Tuesday, September 17, 2013 9:33 AM
I drove 3 cars at Exotics Racing last year and it's probly one of the best things I've ever done. Even though I autocross, I don't race at a track like some of the folks on this site so it was a great experience. The instruction was great as are the tips in this article. From the look of the web site they changed the track and it appears less challenging than when I drove it, but I could be wrong, I'm sure it's still a blast!

And in my opinion, if you've never driven a Lamborghini you really need to. Even if it's slower than the Ferrari or the Porsche Turbo it's more fun and makes better noises.
Wednesday, September 18, 2013 2:02 AM
LOL@ the Mike sandbag in page 2 !

I'd say the most common mistake is picking the wrong car, first and foremost. Some people can go fast in every car they use, but most dont. I am fast with a FWD, until it reaches 170-180HP. My mind just does it, i cant really explain. It is easy. More HP and it starts to get hard. And there, i know where my threshold is. I dont find it fun though... So i have fun in a RWD, but i am kind of slow with them when north of 1500lbs and more than 200HP, although i have been driving them for 10 years now. It boils down to what people want to achieve...

And as my house mortgage insurance forbids me doing competitive racing, i am sticking to fun driving with a stupidly overpowered RWD :D

Thing is, to go fast, picking the right car is mandatory. Cant precisely drive a car with more than 150HP ? Dont get a 300HP car.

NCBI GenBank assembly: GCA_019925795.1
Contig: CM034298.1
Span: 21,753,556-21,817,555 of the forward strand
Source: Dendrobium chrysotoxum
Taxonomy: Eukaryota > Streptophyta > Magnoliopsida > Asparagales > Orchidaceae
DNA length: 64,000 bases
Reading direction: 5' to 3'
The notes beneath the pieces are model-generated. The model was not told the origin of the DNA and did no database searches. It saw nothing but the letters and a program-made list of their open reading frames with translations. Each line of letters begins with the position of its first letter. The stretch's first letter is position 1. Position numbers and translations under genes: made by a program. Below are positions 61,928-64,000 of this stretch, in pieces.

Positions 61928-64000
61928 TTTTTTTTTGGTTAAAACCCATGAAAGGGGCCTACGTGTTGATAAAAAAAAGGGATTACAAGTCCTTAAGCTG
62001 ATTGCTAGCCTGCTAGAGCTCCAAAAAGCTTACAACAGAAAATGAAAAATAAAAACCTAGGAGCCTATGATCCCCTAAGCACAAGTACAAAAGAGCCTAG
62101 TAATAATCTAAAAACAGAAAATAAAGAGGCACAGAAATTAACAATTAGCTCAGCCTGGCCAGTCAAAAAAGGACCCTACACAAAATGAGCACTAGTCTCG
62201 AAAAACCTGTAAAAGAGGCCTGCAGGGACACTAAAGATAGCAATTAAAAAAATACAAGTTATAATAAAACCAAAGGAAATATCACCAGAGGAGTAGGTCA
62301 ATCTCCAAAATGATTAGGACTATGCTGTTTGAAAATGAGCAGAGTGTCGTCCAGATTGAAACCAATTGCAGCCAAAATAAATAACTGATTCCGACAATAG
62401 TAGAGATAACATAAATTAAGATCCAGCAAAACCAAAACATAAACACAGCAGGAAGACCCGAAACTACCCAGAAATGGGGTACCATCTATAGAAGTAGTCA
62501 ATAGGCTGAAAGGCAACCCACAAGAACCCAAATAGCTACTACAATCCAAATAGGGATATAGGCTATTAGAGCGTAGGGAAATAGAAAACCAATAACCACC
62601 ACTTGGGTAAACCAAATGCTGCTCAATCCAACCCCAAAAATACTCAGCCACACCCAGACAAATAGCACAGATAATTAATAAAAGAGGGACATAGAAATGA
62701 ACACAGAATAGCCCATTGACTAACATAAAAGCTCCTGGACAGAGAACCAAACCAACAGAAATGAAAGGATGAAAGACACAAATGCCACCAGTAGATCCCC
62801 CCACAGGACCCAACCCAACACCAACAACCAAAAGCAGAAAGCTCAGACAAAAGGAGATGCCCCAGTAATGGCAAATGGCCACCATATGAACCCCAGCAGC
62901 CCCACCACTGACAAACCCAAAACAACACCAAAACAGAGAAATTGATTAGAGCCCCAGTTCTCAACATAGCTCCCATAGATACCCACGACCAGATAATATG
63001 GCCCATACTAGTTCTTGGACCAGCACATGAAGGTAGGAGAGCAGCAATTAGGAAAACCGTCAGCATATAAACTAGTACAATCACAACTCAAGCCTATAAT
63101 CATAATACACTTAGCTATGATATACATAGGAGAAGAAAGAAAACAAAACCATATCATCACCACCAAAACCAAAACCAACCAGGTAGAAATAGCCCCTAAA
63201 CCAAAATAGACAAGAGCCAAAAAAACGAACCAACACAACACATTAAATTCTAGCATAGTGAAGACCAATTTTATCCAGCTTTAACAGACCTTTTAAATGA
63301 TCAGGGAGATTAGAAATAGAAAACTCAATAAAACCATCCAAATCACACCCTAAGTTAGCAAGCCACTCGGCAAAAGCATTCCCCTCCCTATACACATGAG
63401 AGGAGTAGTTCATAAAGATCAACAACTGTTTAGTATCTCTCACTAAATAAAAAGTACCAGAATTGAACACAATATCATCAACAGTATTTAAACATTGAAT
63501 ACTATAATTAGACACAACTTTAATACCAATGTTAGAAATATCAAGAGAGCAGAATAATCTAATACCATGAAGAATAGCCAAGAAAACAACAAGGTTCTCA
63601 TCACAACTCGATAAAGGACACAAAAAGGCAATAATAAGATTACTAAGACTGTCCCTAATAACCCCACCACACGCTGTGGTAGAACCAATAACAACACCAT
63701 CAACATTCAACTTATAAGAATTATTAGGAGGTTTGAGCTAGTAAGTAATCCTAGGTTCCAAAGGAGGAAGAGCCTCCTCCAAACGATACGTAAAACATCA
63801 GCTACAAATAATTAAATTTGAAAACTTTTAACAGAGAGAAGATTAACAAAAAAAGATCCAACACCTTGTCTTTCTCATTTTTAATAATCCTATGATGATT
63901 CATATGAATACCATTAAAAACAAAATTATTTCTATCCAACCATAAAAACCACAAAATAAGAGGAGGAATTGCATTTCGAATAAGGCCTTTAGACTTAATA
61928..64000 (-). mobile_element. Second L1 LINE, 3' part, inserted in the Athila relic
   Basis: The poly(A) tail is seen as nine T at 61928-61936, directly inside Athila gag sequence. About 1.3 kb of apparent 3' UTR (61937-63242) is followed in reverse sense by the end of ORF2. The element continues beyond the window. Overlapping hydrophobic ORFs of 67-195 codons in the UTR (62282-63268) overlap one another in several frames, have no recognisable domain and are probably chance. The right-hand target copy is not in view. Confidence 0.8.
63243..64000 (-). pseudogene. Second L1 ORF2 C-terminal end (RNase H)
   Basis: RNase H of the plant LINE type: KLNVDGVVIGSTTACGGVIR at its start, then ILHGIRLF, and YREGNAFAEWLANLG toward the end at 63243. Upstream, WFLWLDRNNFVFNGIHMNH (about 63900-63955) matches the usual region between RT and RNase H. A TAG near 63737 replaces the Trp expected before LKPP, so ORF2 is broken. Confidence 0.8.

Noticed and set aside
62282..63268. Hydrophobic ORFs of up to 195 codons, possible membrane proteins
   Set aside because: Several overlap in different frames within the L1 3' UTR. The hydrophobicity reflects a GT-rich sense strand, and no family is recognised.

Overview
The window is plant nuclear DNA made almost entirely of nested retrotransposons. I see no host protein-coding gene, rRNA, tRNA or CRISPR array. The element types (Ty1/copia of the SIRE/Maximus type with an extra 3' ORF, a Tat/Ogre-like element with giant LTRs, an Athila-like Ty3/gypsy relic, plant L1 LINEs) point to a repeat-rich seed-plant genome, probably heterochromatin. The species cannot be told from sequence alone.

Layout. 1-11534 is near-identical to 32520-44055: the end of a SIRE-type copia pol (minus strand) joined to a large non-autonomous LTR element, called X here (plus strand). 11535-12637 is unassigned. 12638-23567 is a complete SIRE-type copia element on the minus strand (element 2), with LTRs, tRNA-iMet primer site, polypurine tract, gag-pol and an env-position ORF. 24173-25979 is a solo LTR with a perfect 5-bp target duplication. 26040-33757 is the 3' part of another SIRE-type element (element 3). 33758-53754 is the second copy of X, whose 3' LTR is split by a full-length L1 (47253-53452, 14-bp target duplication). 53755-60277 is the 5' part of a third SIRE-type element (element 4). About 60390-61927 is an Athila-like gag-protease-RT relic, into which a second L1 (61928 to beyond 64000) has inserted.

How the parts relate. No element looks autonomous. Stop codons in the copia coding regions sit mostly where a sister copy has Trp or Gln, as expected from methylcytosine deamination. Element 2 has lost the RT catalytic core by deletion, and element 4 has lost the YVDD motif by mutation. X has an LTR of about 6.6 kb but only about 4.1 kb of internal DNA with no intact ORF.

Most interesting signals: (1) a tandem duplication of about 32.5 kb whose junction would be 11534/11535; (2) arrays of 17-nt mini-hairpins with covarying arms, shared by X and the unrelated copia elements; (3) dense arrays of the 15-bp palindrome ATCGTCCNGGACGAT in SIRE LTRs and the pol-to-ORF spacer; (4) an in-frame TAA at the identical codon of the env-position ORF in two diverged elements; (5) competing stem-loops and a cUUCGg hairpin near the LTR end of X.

Wednesday, September 18, 2013 7:40 AM
Glad you guys enjoyed the article!

Crousti - You can either match your car to your skills or match your skills to your car. In my opinion, understanding the principles of weight transfer and the concepts I touched on in the article will allow you to drive any car. If you do the same exact thing you do in a 150hp Fiat that you do in a 400hp Mustang of course it's not gonna work, but if you are able to realize what it is that you need to change about your driving style then you can adapt to any car. FWD, AWD, RWD, 150hp or 1000hp.
Wednesday, September 18, 2013 11:49 AM
2 things I've realized this year, both revolve around confidence.

1: The interface between driver and machine is critical. I added a torso strap and shelf liner to my stock leather seat in my Z06 and spent a lot less effort staying in the seat. I swapped out the boat oar stock shifter for a C6 shifter, and I installed grippy pedal covers so I could heel/toe and smoothly downshift the car. Then I made it muscle memory. I am now in control of the car.